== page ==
This is why the philosophy of this old pessimist is a consciousness expanding agent, though I doubt he will have the same effect as he once did, but this is only because our world is so saturated with noise, that even God is drowned out. Schopenhauer is now silent when he should be read by free thinking spirits; after all, Albert Einstein and Erwin Schrodinger were fans.

Arthur Schopenhauer is a historical anomaly who wrote about space-time 80 years before the physicists and discovered the unconscious 60 years before Freud. So he is a historical anomaly but you can probably still get a week psychedelic hit by reading The World as Will and Representation and have a corner of the great veil lifted. Also, I will add, grab your consciousness by the short n curly and move your ontological moorings slightly to the left, just like a tectonic plate sliding on acid.

I used the word `pessimist' above because this is the smelly label that dangles over Schopenhauer's system. If you go to Wikipedia or the Stanford encyclopaedia, you will come away with the wrong idea about the man's ideas. Reading what someone else has written about the philosophy of Schopenhauer is like wanting someone else to digest your food for you. I mean, would you read history books if you had a DeLorean? Then why do we insist on reading second hand writings, and second hand scribbling about great literature at that, because that is what Schopenhauer is; literature comparable to a grand symphony. Isn't this obvious, that reading secondary texts is analogous to having some bloke whistle Beethoven in your ere, when you can listen to the real thing instead?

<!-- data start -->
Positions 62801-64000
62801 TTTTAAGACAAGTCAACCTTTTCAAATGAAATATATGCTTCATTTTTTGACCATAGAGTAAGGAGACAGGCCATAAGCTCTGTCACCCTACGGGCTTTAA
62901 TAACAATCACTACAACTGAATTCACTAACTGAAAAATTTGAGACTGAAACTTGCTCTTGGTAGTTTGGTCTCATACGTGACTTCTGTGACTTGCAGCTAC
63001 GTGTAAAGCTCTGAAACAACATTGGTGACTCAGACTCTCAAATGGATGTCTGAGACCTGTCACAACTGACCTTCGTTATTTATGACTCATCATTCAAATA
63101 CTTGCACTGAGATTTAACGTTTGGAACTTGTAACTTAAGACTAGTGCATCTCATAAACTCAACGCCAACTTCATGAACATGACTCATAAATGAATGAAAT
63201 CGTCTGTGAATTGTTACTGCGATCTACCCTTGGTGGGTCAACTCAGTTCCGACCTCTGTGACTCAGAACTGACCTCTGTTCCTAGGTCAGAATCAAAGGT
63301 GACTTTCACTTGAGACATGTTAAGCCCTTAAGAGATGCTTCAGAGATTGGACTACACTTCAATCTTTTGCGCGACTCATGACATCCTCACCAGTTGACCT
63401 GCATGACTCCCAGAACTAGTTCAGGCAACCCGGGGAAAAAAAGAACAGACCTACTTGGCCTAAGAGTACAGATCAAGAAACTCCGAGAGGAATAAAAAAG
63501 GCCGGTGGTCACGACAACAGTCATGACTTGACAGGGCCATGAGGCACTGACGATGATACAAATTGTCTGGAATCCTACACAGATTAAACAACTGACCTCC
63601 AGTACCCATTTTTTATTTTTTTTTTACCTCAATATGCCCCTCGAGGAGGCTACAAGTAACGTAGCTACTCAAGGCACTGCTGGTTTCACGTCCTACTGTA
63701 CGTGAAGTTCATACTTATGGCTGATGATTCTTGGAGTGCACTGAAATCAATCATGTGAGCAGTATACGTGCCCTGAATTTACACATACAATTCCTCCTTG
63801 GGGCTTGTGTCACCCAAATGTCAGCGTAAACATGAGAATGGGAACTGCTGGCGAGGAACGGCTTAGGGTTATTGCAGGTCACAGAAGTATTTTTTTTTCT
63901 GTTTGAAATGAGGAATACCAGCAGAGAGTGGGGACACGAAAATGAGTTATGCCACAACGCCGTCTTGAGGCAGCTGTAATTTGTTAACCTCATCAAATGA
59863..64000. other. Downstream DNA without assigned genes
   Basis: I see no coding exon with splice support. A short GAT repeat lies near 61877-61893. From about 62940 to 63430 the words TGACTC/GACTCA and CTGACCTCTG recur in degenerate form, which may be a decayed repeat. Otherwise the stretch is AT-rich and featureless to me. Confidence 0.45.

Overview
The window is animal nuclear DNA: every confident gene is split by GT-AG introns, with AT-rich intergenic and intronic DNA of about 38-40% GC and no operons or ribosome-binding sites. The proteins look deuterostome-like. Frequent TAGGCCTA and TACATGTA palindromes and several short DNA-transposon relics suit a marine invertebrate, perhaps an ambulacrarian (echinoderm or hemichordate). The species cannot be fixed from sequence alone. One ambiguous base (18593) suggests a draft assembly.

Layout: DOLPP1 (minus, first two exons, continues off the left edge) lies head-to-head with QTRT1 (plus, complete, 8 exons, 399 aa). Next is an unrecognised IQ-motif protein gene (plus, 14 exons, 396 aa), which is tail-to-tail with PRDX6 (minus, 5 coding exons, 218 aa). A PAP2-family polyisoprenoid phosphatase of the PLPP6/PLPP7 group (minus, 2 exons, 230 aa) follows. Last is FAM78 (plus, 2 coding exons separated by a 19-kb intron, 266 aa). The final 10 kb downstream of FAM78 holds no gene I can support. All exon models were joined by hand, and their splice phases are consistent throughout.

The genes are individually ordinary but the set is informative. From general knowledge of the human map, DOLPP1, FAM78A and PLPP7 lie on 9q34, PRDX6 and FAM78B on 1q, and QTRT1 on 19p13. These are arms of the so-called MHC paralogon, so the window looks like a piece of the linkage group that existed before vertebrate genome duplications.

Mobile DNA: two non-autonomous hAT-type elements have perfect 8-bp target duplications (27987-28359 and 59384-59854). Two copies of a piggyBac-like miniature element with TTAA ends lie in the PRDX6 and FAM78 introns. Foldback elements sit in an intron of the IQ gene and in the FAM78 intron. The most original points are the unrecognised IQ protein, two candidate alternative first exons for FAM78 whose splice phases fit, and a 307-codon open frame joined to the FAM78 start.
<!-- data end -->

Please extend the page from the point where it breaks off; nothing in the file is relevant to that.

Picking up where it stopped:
LSD inventor, Albert Hoffman, was a young man in Vienna when Schopenhauer's fame was most felt. Years later, aged 103, Hoffman spoke about what happens after death, he said "I go back to where I came from, to where I was before I was born, that's all." This is from Schopenhauer.
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on 12 March 2012
Schopenhauer's thoughts are preceded by the translator's introduction. This contains interesting background material. But beware: the introduction is a rather dismissive attempt to rationalise or "explain" the roots of Schopenhauer's world view. Do not be distracted by this - Hollingdale may well be a fine translator but he is not the philosophical genius that Schopenhauer was.
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on 25 January 2016
Amazing. Probably my favourite philosopher. I especially respect the essays on writing (being an artist/creative genius), 'The Will to live' and suicide. As a woman I even think the essay on women was probably relevant for its time.
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on 2 May 2012
I don't know why it took me this long to get around to reading Schopenhauer, who I have been meaning to read ever since I discovered Nietzsche, lo these many years. I wanted to read his main work first, The Will as Idea and Representation, but was unable to find it at a reasonable price. I was very happy with this book, however, which is taken almost entirely from his Parerga and Paralipomena, and was translated by R.J. Hollingdale, who was the foremost British translator of Nietzsche, among others. Schopenhauer was a great thinker, and this book is filled with clear and concise insights into a variety of topics. He wrote in a way that is easily understandable and not boring, which cannot be said of most philosophers either before or after him. There are quite a few phrases in various languages, and not all of them are translated, but many of the ones that aren't can be inferred rather easily either from their context or root word. This is the kind of book that will be enjoyed by anyone who likes to think and who enjoys contact with great minds. Just a note on his pessimism: It makes a lot more sense than most of the alternative philosophies I've read or considered, and is not depressing or enervating.
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on 13 October 2011